• frank katzer | internetagentur / fulda petersberg

    nice selection of photos…

  • johng

    WOW, these are awesome photos

  • sama creation

    great showcase thanks

  • Adam – Creare Engine

    There’s some very striking photos there, good job. i like your advice on black and white photos too because you’re right about the lighting. You can really make a balck and white photo stand out by bringing out the light and darkening the dark – often done with the levels tool in Photoshop.

  • lowdown

    wtf is up with that POS embossed blue atrocity? Such a nice string of portraits to be assaulted with THAT.

  • Cha

    Cool! will buzz this..

  • xea

    Very nice selection!

  • Nora Reed

    These are very far from traditional portrait styles, but are very interesting. It’s like a new take on portrait photography. You can’t stick with traditional values all the time, sometimes to let creativity flow, you need to break the rules.

  • E11World

    I got this article just in time. I’m about to do some portrait photography for my dad’s new CD Album and these ideas are perfect. Thanks a lot!

  • Scotty Bee

    I really enjoyed the self portrait tips. I’ve been wanting to experiment for a while. Thanks. Great piece.

  • Sarah

    Beautiful pieces here. Great article for the amateur photographer.

  • Kuhbus

    Thanks for this one

  • Računovodski servis

    Hey, this is an excellent post, I really enjoyed the content. Please don’t stop I look forward to reading more!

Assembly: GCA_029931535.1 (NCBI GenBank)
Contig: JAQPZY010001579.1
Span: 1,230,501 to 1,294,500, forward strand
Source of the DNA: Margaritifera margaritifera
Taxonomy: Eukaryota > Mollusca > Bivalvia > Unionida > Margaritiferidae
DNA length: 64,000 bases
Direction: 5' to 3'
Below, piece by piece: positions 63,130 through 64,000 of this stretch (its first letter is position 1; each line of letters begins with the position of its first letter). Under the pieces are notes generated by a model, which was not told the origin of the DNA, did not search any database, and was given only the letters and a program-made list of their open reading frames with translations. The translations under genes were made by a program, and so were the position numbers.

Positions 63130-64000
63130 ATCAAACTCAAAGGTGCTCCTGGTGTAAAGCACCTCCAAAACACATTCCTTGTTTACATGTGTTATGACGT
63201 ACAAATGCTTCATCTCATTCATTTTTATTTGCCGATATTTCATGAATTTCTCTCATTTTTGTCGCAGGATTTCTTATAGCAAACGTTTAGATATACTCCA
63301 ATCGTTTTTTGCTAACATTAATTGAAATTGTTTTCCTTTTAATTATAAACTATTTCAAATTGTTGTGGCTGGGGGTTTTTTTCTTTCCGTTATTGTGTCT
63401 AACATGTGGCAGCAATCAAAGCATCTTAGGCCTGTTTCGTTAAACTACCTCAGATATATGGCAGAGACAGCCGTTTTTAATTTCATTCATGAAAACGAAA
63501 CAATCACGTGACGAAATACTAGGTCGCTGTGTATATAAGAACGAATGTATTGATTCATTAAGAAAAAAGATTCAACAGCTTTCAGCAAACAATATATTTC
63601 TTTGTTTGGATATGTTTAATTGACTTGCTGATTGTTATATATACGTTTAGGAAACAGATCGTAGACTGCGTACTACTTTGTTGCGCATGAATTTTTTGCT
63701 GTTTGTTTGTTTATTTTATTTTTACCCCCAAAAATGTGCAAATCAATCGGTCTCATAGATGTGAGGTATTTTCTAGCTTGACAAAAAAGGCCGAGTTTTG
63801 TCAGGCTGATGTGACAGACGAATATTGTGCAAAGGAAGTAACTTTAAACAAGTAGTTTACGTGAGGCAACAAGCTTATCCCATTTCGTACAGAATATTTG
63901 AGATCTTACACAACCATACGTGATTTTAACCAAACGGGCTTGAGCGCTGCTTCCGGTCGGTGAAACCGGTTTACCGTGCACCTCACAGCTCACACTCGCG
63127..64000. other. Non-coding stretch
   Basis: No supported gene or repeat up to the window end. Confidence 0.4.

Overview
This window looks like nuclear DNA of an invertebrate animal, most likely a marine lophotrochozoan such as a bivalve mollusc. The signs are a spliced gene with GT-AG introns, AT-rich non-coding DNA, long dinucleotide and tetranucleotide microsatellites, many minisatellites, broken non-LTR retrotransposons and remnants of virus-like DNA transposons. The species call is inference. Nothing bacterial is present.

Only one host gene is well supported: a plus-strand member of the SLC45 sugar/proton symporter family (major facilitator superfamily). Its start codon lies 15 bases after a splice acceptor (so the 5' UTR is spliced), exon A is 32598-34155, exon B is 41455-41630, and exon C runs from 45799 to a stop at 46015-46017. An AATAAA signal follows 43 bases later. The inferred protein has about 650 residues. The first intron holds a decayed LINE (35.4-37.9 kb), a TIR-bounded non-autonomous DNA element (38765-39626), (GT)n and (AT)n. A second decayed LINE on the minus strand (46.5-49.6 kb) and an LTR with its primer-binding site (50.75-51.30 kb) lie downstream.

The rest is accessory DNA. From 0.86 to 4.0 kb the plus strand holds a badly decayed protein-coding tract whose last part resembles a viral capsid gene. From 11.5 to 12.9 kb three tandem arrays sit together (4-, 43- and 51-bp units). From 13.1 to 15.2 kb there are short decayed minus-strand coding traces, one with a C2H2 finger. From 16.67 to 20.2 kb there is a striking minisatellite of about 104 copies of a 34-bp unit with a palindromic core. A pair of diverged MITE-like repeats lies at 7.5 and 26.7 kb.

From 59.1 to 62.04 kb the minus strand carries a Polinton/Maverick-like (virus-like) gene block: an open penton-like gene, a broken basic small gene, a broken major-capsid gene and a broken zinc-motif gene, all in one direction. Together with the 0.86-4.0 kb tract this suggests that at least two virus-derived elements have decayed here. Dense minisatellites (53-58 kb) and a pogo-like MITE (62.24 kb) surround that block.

• Concrete

    These photos are awesome. Just when I think I learned something, I see something like this and realize there is a lot to be learned. Thanks!

  • Anders

    Good article, but the “Amazing Portraits for Your Inspiration” section was not that good.
    Good portraits should be able to work without a lot of post work and most of them are good because of the posk work. It’s easy enough to take a picture and boost some color or give it some bleach. But let’s aim a little higher.

  • Paul O’Mahony (Cork, Ireland)

    Thank you very much. I’ll use your piece to remind me what I could be doing. And I’ll tweet it on to others.

  • Nej

    Wow! Great tips and amazing photos! Thanks for sharing…

  • Računovodski servis

    Interesting thoughts and some really good points. A great source of inspiration . Thanks !

  • Erin Kidd

    Thanks for the great information! I’m new to the world of digital photography and I really appreciate the article you have written. Thanks again!

  • Billy

    Fantastic Photos, and some great tips there

  • Suresh

    I also want to become a Pro-photographer after seeing this…

  • Breaddy

    Everything from old classics (i like those) to those badly captured pictures with way too much Photoshop :) That embossed picture is hilarious! But those cheap Photoshop filters to hide a badly captured picture just doesnt work for me :)

  • dhasan

    Great shots and tips for amateurs. Thank you very much

  • Peter

    Nice advice for those starting out

    Hey, one of those examples is actually a drawing :)